A while back, we wrote about an inane NBC Today Show segment that recommended homeowners rely on car keys and wasp spray to defend themselves against burglars and other home invaders. A former New York City detective counseled viewers to “buy a can of wasp hornet spray in the hardware store or the supermarket [and] keep it by your bedside or the floor… An intruder hit with the spray will be temporarily blinded.” If the spray didn’t do the trick, he advised homeowners to treat the criminal “like royalty” and cooperate fully.
Apart from the likelihood that using any registered pesticide in a manner inconsistent with its labeling would violate federal law, these products are not formulated for use as a human repellant and won’t work like mace or pepper spray.
Another curious strategy against home invasions and burglaries recently surfaced in England, where private possession of handguns is largely banned, other firearms are prohibited or tightly controlled, and where the right of self-defense has been progressively eroded. According to the Colchester Borough Council, “Defensive planting helps combat crime.” The Council has “joined forces with Essex Police and Poplar Nurseries to launch a Defensive Planting Initiative,” to advise residents and businesses on the “the best shrubs and other living barriers” to plant to deter access to a property and thereby reduce burglaries and other crimes.
The Chair of the Safer Colchester Partnership, Pam Donnelly, points out that “living barriers can be one of the best and most attractive ways of securing your home and property against crime. Although it can take some time for plants to grow, the end result really does justify the effort and should deter even the most determined burglar.” However, even this ultra-passive strategy comes with tendrils attached: local authority planning permission, if required, must be obtained, and the police advise the barriers should not leave the property owner “open to civil proceedings” from visitors and trespassers, as may be the case with vampire vines, strangling creepers, and man-eating trees.
Weighing the obstructive merits of a giant rhubarb (gunnera manicata) against those of a fuschia-flowered gooseberry (ribes speciosum) would be quaint but for the fact that the Brits have real cause for concern. Data from the Crime Survey for England and Wales (CSEW) indicates that almost 60 percent of burglaries of dwellings occurred when a resident or someone else was in the home; of those, the percentage where force or violence was threatened or used against the occupant has increased steadily since 2006. The latest CSEW statistics show that in burglaries where an occupant was present and saw the offender, the offender resorted to the use of force or another form of violent victimization in 41 percent of these crimes. The Colchester Borough Council’s website on crime warns that “burglars are breaking into houses while you sleep with the intention of finding your car keys, stealing your car and any other small items they find on the way,” and recommends hiding car keys in a noisy drawer – “but don’t take them up to the bedroom with you.”
Americans, with a constitutional right to armed self-defense and Castle Doctrine legislation in most states, don’t need to bother with cultivating a perimeter briar patch, and may hang their car keys off their bedposts with impunity. Unfortunately for those on the other side of the pond, keeping one’s family safe may mean a moat and drawbridge.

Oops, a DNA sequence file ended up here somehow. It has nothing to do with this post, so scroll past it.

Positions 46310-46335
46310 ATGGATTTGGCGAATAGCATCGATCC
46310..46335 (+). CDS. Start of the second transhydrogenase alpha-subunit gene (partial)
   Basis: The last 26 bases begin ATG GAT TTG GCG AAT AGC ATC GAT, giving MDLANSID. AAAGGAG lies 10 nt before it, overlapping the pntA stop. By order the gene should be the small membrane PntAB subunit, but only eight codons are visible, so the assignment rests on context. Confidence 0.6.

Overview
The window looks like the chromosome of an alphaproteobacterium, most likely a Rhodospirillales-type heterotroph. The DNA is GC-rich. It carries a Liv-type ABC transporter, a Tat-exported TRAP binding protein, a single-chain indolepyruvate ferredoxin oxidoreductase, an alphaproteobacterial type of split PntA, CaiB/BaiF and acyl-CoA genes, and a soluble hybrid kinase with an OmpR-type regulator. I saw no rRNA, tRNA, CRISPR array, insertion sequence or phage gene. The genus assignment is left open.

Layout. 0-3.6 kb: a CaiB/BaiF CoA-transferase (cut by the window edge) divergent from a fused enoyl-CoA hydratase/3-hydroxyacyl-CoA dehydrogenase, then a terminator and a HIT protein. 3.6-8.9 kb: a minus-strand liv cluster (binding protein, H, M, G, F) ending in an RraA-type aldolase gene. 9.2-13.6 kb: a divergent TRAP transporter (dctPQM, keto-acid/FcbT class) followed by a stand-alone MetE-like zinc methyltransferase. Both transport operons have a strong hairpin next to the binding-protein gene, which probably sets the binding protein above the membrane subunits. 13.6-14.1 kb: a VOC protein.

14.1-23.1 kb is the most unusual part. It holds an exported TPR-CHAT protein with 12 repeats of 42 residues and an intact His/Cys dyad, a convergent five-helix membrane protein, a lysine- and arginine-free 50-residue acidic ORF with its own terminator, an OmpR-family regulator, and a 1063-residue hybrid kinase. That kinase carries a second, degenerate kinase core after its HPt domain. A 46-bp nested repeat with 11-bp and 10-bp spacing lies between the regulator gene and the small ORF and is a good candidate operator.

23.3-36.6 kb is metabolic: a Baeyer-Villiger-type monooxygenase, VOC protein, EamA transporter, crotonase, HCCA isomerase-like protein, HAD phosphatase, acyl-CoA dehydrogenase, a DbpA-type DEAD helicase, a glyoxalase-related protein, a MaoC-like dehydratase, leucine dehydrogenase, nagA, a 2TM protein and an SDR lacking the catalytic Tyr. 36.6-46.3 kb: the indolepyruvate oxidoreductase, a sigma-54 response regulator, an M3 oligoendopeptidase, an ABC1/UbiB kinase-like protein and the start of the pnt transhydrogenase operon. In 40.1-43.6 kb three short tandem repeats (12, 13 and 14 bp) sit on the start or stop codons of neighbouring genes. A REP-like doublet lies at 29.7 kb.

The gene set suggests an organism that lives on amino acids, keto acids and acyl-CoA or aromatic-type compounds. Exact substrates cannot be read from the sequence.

The afternoon story began with the announcement the jury in the Officer Michael Slager trial was hopelessly deadlocked. Previously the State of South Carolina presented two options for verdict consideration, Murder or Voluntary Manslaughter.
The voluntary manslaughter option (lesser charges) was added AFTER the trial phase was concluded and the defense presented, then rested, its case.
The reason for the lesser charge was transparent to all who knew and followed the case closely, there was virtually no-way for a jury to convict on just the original charge of murder, hence the lesser included.
Adding the lesser charge option after trial testimony was yet again more evidence of a manipulative prosecution.
In essence, the State –with the full support of activist Judge Newman– timed the lesser charge inclusion to ensure the defense never used elements within their legal presentation that would have defended specifically against the manslaughter charge.
The Pentagon has cleared the way for servicemembers to carry privately owned firearms on Defense Department property, reversing a longstanding rule that barred personal weapons from its facilities.
Troops can apply for authorization to carry a firearm that is not related to their official duties, according to a Pentagon directive issued Nov. 18 by Deputy Defense Secretary Robert Work. The new order also describes the Pentagon’s policies for arming troops and civilian DOD personnel for official duties, such as law enforcement or security.
The directive is the result of a long debate about arming more troops on military installations in the wake of several shootings at Defense Department facilities in the past seven years that have left dozens dead.
Pentagon officials began reviewing the firearms policies in 2009, after a shooting rampage by an Army major on Fort Hood in Texas killed 13 people and injured 30. Last year, debate over arming more troops at military facilities heated up following the July 2015 lone-wolf terrorist attack on two military facilities in Chattanooga, Tenn., that left four Marines and a sailor dead.